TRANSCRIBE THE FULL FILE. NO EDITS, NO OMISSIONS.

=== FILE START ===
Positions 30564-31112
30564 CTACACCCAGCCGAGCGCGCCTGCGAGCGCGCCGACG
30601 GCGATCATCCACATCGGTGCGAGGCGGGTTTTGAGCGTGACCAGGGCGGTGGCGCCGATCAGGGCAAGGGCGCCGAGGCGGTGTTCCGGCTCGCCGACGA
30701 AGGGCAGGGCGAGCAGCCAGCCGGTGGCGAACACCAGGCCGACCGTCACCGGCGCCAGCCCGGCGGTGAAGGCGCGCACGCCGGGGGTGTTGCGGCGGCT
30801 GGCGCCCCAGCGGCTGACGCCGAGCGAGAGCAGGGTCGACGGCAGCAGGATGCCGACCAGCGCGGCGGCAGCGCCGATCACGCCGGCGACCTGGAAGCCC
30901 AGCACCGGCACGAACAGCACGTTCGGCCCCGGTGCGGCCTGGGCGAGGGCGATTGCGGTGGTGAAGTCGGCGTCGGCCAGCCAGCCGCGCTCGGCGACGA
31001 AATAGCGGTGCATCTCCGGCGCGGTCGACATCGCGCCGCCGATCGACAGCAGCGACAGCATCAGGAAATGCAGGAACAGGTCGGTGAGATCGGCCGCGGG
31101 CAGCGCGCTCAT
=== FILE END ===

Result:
Positions 30564-31112
30564 CTACACCCAGCCGAGCGCGCCTGCGAGCGCGCCGACG
30601 GCGATCATCCACATCGGTGCGAGGCGGGTTTTGAGCGTGACCAGGGCGGTGGCGCCGATCAGGGCAAGGGCGCCGAGGCGGTGTTCCGGCTCGCCGACGA
30701 AGGGCAGGGCGAGCAGCCAGCCGGTGGCGAACACCAGGCCGACCGTCACCGGCGCCAGCCCGGCGGTGAAGGCGCGCACGCCGGGGGTGTTGCGGCGGCT
30801 GGCGCCCCAGCGGCTGACGCCGAGCGAGAGCAGGGTCGACGGCAGCAGGATGCCGACCAGCGCGGCGGCAGCGCCGATCACGCCGGCGACCTGGAAGCCC
30901 AGCACCGGCACGAACAGCACGTTCGGCCCCGGTGCGGCCTGGGCGAGGGCGATTGCGGTGGTGAAGTCGGCGTCGGCCAGCCAGCCGCGCTCGGCGACGA
31001 AATAGCGGTGCATCTCCGGCGCGGTCGACATCGCGCCGCCGATCGACAGCAGCGACAGCATCAGGAAATGCAGGAACAGGTCGGTGAGATCGGCCGCGGG
31101 CAGCGCGCTCAT